Thursday, June 10, 2010

Niggling the Factitious

Some Clouds

Sun-shedding hours spent niggling Roethke’s line “Wren-song in trellis” (sonic-comparable to Keats’s “Hedge-crickets sing” to my ear, with the add’d pleasure of the spouting form of the trellis mimicking that of the wren’s hazardous up-bubbling spray) to no end (a daub of a piece that “gets to” Zeus falling down in the form of a miser’s pile of gold “eagles” into the lap of Danaë, you can see reason for its perennial squib-status, I suspect)—resulting (gulp) in a morning need (now) for the manufactory of “an outlandish garment of my own devising” (Melville, White-Jacket)—isn’t it ever so? For some days now, thinking, too, of Melville’s late (1888) prose-sliding-into-verse piece “John Marr” with its “lone-hearted mariner” stuck amongst an inland bunch—“hard-working endurers of the dispiriting malaria—men to whom a holiday never came—and they had too much of uprightness and no art at all or desire to affect what they did not really feel.” Marr’s attempts out there in the prairie (with its “long, green, graduated swells, smooth as those of ocean becalmed”) to recount a story (“to divert his own thoughts from sadness, and in some degree interest theirs, by adverting to aught removed from the crosses and trials of their personal surroundings”), to “slide into some marine story or picture”:
. . . would soon recoil upon himself and be silent, finding no encouragement to proceed. Upon one such occasion an elderly man—a blacksmith, and at Sunday gatherings an earnest exhorter—honestly said to him, “Friend, we know nothing of that here.”
And (what I keep thinking of):
Such unresponsiveness in one’s fellow-creatures set apart from factitious life, and by their vocation—in those days little helped by machinery—standing, as it were, next of kin to Nature; this, to John Marr, seemed of a piece with the apathy of Nature herself as envisaged to him here on a prairie where none but the perished mound-builders had as yet left a durable mark.
The “apathy of Nature”: my dog—lacking any robust sense of factitiousness—woofs no notice of any “garment of my own devising,” the trellis’d wren continues its insipid liquid song. (I think of Stein’s “I am I because my little dog knows me,” late dog-agency skint’d out of its original “What is a sentence for if I am I then my little dog knows me” (in How To Write, 1931), wherein—as Ulla Dydo’s noted—“the ‘I,’ not the dog, is the agent of recognition and identity.”) Dydo also quotes (in Gertrude Stein: The Language That Rises, 1923-1934) lines out of Stein’s How Writing Is Written manuscript, talking about how “When the success began and it was a success I got completely lost”:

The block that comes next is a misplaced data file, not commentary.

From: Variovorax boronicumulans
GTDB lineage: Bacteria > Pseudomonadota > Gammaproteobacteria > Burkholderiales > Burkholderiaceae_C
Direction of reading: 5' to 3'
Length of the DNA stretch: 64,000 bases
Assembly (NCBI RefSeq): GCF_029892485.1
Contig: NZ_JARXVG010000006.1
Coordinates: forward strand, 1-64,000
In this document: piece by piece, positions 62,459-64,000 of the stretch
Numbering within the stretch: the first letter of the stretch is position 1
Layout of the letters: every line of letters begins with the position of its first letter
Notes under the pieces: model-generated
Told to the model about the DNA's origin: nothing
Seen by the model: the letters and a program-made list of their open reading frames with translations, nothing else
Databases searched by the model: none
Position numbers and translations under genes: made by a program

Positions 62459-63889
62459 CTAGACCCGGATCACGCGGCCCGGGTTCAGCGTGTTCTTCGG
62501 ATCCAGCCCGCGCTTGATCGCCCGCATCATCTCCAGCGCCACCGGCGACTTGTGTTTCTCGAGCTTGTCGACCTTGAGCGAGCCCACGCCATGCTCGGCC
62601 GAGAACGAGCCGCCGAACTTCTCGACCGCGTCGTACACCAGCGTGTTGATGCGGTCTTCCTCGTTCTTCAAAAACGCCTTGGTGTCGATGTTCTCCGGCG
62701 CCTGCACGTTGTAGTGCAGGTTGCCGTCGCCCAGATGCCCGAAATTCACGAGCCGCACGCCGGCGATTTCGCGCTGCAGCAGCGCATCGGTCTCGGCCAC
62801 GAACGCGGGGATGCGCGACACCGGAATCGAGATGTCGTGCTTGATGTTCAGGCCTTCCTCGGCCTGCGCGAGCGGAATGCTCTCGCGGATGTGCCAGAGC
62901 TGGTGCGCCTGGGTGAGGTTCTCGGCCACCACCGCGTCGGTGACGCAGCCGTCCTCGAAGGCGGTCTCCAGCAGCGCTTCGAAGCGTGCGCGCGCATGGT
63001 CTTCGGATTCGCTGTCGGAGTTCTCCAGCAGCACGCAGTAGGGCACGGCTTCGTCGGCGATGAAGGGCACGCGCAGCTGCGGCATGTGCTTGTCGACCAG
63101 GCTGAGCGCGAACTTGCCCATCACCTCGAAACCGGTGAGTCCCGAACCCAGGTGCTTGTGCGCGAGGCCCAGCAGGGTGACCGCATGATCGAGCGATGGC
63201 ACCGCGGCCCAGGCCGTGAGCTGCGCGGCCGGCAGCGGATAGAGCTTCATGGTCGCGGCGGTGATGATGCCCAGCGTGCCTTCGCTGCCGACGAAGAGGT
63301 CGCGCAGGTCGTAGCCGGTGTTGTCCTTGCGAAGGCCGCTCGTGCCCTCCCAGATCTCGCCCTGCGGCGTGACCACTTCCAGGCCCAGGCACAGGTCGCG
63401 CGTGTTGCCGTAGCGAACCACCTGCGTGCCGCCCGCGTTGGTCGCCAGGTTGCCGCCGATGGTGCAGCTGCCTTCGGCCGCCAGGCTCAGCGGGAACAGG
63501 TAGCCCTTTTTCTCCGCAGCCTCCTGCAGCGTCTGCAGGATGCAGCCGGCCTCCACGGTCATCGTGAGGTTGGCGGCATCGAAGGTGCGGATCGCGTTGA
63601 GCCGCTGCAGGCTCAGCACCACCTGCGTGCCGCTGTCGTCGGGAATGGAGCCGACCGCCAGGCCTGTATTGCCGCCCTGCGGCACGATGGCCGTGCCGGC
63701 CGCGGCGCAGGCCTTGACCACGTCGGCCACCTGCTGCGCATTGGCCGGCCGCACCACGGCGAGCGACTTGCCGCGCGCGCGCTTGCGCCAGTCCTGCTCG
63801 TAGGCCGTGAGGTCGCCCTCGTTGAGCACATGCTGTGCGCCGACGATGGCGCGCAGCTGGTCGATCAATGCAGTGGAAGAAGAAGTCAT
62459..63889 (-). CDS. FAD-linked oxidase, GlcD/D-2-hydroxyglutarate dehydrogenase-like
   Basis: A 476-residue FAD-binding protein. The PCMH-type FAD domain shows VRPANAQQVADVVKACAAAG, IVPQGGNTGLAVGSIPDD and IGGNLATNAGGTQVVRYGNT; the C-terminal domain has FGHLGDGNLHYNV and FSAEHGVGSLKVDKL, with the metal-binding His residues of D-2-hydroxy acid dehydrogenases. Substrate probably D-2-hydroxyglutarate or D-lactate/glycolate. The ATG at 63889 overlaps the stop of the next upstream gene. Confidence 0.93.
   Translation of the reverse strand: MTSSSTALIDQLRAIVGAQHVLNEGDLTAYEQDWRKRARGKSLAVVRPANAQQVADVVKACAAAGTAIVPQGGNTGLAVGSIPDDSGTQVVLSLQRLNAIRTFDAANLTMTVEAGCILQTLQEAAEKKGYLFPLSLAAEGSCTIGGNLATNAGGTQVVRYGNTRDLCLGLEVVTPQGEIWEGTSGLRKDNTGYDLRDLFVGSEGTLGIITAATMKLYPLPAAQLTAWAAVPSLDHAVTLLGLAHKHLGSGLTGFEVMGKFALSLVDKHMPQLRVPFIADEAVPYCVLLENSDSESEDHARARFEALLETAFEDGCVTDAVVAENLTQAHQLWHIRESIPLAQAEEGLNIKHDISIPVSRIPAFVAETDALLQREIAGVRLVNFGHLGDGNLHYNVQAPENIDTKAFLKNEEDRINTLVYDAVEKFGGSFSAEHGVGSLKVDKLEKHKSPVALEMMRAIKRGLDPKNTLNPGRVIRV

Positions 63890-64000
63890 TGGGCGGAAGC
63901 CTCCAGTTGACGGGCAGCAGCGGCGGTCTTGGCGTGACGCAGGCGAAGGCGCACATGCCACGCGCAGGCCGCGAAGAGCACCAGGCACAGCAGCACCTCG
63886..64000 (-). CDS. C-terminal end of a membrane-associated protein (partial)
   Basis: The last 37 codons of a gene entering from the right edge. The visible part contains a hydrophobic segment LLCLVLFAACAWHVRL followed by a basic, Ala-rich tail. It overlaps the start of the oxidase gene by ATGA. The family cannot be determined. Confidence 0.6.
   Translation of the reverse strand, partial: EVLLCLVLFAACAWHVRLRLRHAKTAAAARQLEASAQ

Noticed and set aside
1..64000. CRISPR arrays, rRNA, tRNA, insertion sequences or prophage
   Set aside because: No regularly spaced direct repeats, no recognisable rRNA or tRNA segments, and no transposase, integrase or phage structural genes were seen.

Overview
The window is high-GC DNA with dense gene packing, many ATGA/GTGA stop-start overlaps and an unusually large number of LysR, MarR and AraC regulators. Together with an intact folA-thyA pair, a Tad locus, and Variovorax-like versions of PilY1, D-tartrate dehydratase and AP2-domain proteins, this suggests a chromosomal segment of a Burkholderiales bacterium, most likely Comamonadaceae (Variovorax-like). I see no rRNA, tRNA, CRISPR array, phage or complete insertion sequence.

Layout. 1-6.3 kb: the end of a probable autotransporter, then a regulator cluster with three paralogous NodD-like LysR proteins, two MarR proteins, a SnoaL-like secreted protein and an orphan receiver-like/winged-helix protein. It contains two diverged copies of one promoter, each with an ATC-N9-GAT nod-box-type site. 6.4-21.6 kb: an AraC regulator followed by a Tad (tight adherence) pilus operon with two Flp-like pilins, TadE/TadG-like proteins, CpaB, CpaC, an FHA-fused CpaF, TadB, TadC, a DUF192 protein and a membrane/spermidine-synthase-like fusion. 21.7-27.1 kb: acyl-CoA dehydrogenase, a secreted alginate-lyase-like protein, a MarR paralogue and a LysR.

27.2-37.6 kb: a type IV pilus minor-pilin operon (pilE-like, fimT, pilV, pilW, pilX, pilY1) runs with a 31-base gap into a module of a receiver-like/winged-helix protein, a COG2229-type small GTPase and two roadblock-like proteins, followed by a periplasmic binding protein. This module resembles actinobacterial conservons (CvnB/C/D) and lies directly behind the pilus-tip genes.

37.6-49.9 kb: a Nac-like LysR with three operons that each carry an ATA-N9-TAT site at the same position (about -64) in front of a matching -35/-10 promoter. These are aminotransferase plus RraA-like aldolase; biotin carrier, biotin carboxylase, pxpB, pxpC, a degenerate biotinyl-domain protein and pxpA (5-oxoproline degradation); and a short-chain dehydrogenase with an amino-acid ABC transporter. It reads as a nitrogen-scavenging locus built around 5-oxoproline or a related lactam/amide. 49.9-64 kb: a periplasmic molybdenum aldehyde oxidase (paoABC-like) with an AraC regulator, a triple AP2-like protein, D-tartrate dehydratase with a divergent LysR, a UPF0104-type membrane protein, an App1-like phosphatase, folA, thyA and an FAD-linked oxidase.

So many people knowing me I was I no longer and for the first time since I had begun to write I could not write and what was worse I could not worry about not writing and what was also worse I began to think about how my writing would sound to others, how could I make them understand, I who had always lived within myself and my writing.
Success itself—it, too, “lacking any robust sense of factitiousness”—become the agent of identity. Between the two, Melville’s word-annulling “apathy” and Stein’s success that “was a success”: mean row to hoe. Apropos: Bernadette Mayer’s endlessly repeatable admonishing (in these days of careerist-bleating): “Work your ass off to change the language & dont ever get famous.”

Alert’d by correspondent Robert Gibbons to the William White-edit’d three volumes of Whitman’s Daybooks and Notebooks print’d circa 1978 by New York University Press. Volume III’s full of Whitman’s notes about words (“Words,” “The Primer of Words,” “Other Notebooks, &c. on Words”—things glean’d off stray papers, lists of words, &c.) (Too, it prints a “Diary in Canada” and a few scant pages of “Autobiographical Notes.”) Out of “The Primer of Words”:
      In most instances A characteristic word once used in a poem, speech, or what not, is then exhausted;—he who thinks he is going to produce effects by piling freely using strong words, is but a ignorant of words.—A great true composition in words, is returns the human body, male or female—that is the most perfect composition, and shall be best-beloved by men and women, and shall last the longest, which slights no part of the body, and repeats no part of the body.—To make a good great perfect composition in words is more than to make the best building or machine, or any the best statue, or picture. . . .
Loud Whitmanic chord pound’d (elbows flung out to bang the keyboard). Within it a small reverberant note continuing (driving itself wedge-like) into Williams’s: “A poem is a small (or large) machine made out of words.” I doubt Williams’d seen the note, though Horace Traubel’d printed the material in 1904 in An American Primer, by Walt Whitman, With Facsimiles of the Original Manuscript. Edition of 500. (City Lights reprint’d that in 1970.) Notable, too, lines out of Traubel’s Foreword, wherein he claims to quote Whitman (referring to the Primer material):
“This subject of language interests me—interests me: I never quite get it out of my mind. I sometimes think the Leaves is only a language experiment—that it is an attempt to give the spirit, the body, the man, new words, new potentialities of speech—an American, a cosmopolitan (the best of America is the best cosmopolitanism) range of self-expression. The new world, the new times, the new people, the new vistas need a new tongue according—yes, what is more, they will have such a new tongue—will not be satisfied until it is evolved.”
“Language experiment.” Thus the hours, shed of the niggling sun, get spent.

Thomas Eakins, “Walt Whitman in Camden, New Jersey,” 1887